With qualifying standards the norm for the rest of the track and field season, the Edgemont Panthers sent seven boys and seven girls to the Westchester County Championships. Despite the small representation, the dedicated bunch is still making great strides to improve.
Of the 14 attending, half of them were able to set personal records. “I was very proud of the team,” coach Nikki Rosee said. “We had several PRs. It really shows the effort that has been put in during practice.”
Among the record-setters were Devin Frank in the 600-meter, Dimitar Peev with his seventh PR this season in the 55-meter hurdles and both Tiana Guo and Mahady Demeble in the 55-meter dash.
There were many different aspects of training that has helped for this last bit of improvement.
Nora Butler placed 17th of 51 in the 1,000-meter, topping her previous time during the league championships meet by seven seconds. “The days we have been in the weight room these last few weeks have been especially useful in helping me improve,” Butler said. “I’ve never realized how important some muscle groups are for running until I started working on them.”
During practices, Dhatri Sangasani has also been greatly improving, but she found it was for a different reason. In the past, there hasn’t been much time for jumpers to practice their steps or form, especially in the winter where it’s difficult to open the pit. The coaches, however, have been making the effort to set up mats and different exercises in the gym to keep the jumpers fully engaged.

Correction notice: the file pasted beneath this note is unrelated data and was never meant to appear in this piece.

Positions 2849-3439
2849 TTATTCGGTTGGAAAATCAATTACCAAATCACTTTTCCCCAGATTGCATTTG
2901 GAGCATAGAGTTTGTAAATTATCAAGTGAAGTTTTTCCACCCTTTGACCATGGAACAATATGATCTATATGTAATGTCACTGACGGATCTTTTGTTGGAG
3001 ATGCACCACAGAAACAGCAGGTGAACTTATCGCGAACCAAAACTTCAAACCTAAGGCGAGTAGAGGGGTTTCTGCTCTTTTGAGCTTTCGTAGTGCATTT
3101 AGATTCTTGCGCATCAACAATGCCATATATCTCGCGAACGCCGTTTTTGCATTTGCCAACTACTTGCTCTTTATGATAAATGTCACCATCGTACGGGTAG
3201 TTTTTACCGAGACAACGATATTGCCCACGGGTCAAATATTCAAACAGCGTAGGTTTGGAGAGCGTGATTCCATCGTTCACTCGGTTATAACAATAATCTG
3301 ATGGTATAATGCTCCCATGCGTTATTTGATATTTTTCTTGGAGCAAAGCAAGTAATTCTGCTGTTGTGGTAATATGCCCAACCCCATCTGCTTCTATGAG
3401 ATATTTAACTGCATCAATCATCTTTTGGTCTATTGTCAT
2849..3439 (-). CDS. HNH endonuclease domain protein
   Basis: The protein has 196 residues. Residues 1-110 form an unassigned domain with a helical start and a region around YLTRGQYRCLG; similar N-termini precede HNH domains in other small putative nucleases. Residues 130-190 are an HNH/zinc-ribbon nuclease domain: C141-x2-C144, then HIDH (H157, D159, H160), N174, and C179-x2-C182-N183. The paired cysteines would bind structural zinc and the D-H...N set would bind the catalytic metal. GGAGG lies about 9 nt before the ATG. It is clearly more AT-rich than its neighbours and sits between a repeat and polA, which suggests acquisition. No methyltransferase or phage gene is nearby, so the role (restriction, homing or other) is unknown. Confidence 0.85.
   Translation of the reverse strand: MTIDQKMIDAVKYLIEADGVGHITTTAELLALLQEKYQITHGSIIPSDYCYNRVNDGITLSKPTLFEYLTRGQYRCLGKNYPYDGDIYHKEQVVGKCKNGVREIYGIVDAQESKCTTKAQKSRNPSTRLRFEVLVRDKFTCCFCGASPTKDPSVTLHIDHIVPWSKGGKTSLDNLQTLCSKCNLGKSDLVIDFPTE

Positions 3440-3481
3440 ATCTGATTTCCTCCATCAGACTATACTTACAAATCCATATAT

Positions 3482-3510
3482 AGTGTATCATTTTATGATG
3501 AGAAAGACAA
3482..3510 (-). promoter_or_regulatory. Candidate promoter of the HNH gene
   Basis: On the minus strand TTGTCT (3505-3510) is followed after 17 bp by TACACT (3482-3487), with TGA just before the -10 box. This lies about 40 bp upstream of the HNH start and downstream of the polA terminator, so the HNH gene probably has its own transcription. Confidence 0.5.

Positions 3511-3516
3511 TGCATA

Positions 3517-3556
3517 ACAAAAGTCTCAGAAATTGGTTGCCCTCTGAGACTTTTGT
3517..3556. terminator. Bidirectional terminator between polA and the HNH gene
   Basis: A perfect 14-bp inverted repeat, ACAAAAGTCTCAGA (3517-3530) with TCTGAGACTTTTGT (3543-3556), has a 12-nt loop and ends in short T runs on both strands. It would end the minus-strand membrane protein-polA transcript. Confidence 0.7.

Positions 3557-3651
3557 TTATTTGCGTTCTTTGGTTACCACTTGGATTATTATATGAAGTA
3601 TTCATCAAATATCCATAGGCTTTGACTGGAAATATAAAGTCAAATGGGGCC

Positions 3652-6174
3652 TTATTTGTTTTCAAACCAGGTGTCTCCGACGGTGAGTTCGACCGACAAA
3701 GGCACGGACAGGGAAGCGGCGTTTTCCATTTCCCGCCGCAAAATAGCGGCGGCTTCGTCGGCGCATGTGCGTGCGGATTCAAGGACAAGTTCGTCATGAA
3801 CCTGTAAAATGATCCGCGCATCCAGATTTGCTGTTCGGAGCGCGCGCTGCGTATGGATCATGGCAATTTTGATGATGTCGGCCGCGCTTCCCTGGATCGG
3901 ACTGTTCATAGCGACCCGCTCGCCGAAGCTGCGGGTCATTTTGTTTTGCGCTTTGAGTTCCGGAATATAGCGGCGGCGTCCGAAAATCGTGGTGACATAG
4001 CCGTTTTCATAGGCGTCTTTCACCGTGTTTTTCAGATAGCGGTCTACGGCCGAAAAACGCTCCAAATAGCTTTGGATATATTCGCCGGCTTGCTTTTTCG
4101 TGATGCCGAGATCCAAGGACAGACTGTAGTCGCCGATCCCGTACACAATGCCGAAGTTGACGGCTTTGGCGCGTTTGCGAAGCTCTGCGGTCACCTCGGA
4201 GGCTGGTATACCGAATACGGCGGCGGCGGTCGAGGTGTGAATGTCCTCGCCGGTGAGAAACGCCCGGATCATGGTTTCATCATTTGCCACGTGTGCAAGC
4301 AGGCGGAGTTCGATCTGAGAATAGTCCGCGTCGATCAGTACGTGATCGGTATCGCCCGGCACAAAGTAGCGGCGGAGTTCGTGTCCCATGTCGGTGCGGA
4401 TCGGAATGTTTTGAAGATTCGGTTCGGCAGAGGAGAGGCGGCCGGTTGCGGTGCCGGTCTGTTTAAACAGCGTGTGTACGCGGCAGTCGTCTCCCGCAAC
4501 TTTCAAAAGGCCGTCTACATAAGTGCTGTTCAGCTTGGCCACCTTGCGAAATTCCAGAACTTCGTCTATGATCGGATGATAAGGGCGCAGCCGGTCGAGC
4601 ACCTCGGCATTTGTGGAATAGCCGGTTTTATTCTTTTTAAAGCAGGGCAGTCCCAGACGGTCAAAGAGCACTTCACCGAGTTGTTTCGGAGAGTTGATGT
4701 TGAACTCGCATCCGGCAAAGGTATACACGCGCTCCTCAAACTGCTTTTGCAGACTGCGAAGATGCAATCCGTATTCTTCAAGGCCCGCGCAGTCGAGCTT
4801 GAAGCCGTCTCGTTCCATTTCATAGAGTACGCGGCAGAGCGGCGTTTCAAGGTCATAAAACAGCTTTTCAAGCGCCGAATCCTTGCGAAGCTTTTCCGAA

“The coaches are most of the reason why I’m doing better this season,” Sangasani said. “They make certain days focused toward specific events, which helps me focus solely on that event, and they give really good feedback.”
At counties, Sangasani jumped 31 feet, 9.25 inches in the triple jump, placing eighth of 17. This was another personal best, beating last year’s record by 4 feet.
Even though it was mainly juniors and seniors qualifying for the meet, freshman Alexander Ashcraft also accompanied the team. After hearing that one of the 4x800-meter relay runners was going to be missing, Ashcraft stepped up so the relay team could still compete.
“I felt pretty nervous,” he said. “I had never really done any relays before and had no previous practice with it in varsity.”
Additionally, it was his first time running the 800, so he didn’t know what to expect. At the end of the day, Ashcraft decided the race wasn’t all that bad, and the “ladders that we do during practice helped the most,” as this workout pushes athletes to work on both endurance and speed since they have to run a series of distances. Overall, he finished in 2:36, but his efforts had earned him Athlete of the Week.
Lastly, athletes noticed that as the season has been winding down, the workouts have become more tolerable. While it may seem strange to slow down before the important and upcoming meets, these calmer practices are just as productive.
“The team has been working hard all season,” Rosee said. “Now that we are in the home stretch it’s important for the team to recognize that they are trained. Also, many of the athletes on the team have been experiencing some pain. An important rule of thumb is to always listen to your body. We still have hard workouts, but in this case less is more.”
Tiana Guo, who was one of the injured athletes, said, “I think these practices have been helping because we’re still keeping in shape and I’m not exerting myself before meets. It also gives us the much needed time to recover.”
All the momentum that the Panthers have made throughout the season is finally paying off and is helping them get through these last few meets. All that’s left are the Class B Championships and potentially state qualifiers.
The season might be slowing down, but Edgemont’s times are not.